This follows from the discussion held at: MphLee, Generalized Kneser superfunction trick (the iterated limit definition), (January 21, 2021), Tetration Forum.

But said that you shouldn't be overly confident about the variable vs function distinction:

What nonsense is this? It's abstract nonsense!

In category theory, a land where only composition and arrows make the whole ontology, writing makes perfect sense, not only that, it means exactly what you expect it should.

More than that: I claim that the natural home for general iterated compositions are categories!

In the last part (mostly in the attached pdf+the pdf has a few pages of very gentle introduction to categories) I'll offer moral reasons for that but first let's inspect your "nonsensical" composition.

About evaluation.

In general categories morphisms are just abstract arrows, not functions, and evaluation of them doesn't generally make sense because not every object can be conceived as a bag of something, e.g. points. The philosophy of category theory is exactly this: ignore what's inside, the inner structure of things, and solely observe how your things interact with each other.

There are some very special categories where objects are indeed made of points, e.g. the category of topological spaces, of vector spaces, of abelian groups or the category of bare sets: with this I mean that some categories have among all the objects a special "point object" .

In these particular categories a morphism from this objectified abstract point to an arbitrary object can be thought as (a choice of) a point in

therefore defining the set points of to be the (hom-)set of arrows

For example, for a bare set we have where is a singleton; the set of group homomorphisms from the group of integers to is in bijection with the set of group elements of , i.e. ; the linear applications from a field , seen as a vector space, to a -vector space are in bijection with vectors of , i.e.

and all of this without actually being able to look inside our objects nor knowing what set membership is!

In the case you make, given an abstract arrow and a point we can evaluate at composing the two and producing a new point

Here the TeXed post in pdf+a mini guide on categories.

(2021 02 02) Composition bullet notation and the general role of categories - the softest introduction ever made.pdf (Size: 585.27 KB / Downloads: 249)

Quote:But if I did all this bullet stuff with -that's not really how is usually used, so I'd be overriding the meaning of an existent symbol within this context. Better to use a new symbol and be fresh. This is especially beneficial when we talk about which is almost like a differential form. Writing would be going a step too far I think.

It is clear to me where you are coming from. Your solution is pleasant, pretty, comfortable and the notation, as usually happens with good notation, hints at new developments, e.g. the differential forms. Even if I don't get -forms yet and exterior algebra feels alien to me I feel it's a similarity worth considering: for this and another reason, I like your choice. I feel like you are aiming, not secretly at all, to a general infinitesimal compositional calculus.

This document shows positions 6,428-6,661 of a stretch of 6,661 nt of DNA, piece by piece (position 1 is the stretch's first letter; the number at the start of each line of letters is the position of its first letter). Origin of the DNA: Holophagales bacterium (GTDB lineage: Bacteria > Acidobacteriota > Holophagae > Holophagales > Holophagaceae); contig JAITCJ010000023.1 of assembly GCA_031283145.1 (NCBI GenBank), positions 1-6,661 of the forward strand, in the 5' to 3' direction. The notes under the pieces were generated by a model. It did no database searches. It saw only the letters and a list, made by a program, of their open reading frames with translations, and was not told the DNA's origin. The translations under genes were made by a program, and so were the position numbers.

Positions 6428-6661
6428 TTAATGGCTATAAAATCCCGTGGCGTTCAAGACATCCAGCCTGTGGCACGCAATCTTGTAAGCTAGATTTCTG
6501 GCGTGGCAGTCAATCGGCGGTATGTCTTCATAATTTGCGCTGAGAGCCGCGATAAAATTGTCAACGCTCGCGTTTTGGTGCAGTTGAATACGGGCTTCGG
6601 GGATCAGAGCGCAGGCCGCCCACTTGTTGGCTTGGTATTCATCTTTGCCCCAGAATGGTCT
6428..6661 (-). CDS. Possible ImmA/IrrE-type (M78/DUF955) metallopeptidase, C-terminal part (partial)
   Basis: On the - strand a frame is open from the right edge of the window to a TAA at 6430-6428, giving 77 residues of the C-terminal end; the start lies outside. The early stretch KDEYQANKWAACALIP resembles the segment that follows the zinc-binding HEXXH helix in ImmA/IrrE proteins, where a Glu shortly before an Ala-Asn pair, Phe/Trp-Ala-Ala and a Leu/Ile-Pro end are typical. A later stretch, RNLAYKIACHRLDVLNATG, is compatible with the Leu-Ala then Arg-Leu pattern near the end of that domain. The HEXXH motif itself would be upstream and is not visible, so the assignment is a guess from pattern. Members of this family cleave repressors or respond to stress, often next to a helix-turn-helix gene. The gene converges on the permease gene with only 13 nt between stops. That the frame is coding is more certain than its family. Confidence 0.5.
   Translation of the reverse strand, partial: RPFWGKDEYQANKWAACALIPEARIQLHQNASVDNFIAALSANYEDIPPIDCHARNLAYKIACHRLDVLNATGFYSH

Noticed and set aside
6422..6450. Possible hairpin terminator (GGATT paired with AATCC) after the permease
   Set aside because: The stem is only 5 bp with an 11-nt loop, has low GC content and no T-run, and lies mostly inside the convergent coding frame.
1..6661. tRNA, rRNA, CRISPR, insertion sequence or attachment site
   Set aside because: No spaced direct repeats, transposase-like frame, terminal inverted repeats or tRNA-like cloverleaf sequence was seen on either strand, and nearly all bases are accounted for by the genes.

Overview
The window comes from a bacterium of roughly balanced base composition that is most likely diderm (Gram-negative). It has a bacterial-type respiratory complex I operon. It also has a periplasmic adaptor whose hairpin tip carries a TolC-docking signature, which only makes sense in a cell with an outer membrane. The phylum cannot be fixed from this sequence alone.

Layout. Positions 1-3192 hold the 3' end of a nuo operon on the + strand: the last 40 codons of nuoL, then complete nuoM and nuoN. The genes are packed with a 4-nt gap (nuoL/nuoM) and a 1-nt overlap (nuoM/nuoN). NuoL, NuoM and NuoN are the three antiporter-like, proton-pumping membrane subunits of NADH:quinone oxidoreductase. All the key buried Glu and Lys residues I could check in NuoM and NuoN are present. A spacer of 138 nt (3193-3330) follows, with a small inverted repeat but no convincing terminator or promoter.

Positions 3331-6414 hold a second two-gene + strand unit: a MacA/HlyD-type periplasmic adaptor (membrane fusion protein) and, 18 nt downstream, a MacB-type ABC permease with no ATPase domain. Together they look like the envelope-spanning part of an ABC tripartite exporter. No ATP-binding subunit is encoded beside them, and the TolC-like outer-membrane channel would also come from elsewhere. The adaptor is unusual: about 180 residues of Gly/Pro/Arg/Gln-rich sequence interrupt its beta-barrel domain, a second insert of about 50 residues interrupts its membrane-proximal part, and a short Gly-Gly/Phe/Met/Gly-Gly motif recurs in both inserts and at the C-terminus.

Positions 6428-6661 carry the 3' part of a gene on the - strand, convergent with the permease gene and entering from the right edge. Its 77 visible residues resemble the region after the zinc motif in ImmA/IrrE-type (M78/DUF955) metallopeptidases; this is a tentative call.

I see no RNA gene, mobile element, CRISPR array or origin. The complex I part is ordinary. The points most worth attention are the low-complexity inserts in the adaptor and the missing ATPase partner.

But said that you shouldn't be overly confident about the variable vs function distinction:

Quote:

Wtf is that nonsense? lol

What nonsense is this? It's abstract nonsense!

In category theory, a land where only composition and arrows make the whole ontology, writing makes perfect sense, not only that, it means exactly what you expect it should.

More than that: I claim that the natural home for general iterated compositions are categories!

In the last part (mostly in the attached pdf+the pdf has a few pages of very gentle introduction to categories) I'll offer moral reasons for that but first let's inspect your "nonsensical" composition.

About evaluation.

In general categories morphisms are just abstract arrows, not functions, and evaluation of them doesn't generally make sense because not every object can be conceived as a bag of something, e.g. points. The philosophy of category theory is exactly this: ignore what's inside, the inner structure of things, and solely observe how your things interact with each other.

There are some very special categories where objects are indeed made of points, e.g. the category of topological spaces, of vector spaces, of abelian groups or the category of bare sets: with this I mean that some categories have among all the objects a special "point object" .

In these particular categories a morphism from this objectified abstract point to an arbitrary object can be thought as (a choice of) a point in

therefore defining the set points of to be the (hom-)set of arrows

For example, for a bare set we have where is a singleton; the set of group homomorphisms from the group of integers to is in bijection with the set of group elements of , i.e. ; the linear applications from a field , seen as a vector space, to a -vector space are in bijection with vectors of , i.e.

and all of this without actually being able to look inside our objects nor knowing what set membership is!

In the case you make, given an abstract arrow and a point we can evaluate at composing the two and producing a new point

Here the TeXed post in pdf+a mini guide on categories.

(2021 02 02) Composition bullet notation and the general role of categories - the softest introduction ever made.pdf (Size: 585.27 KB / Downloads: 249)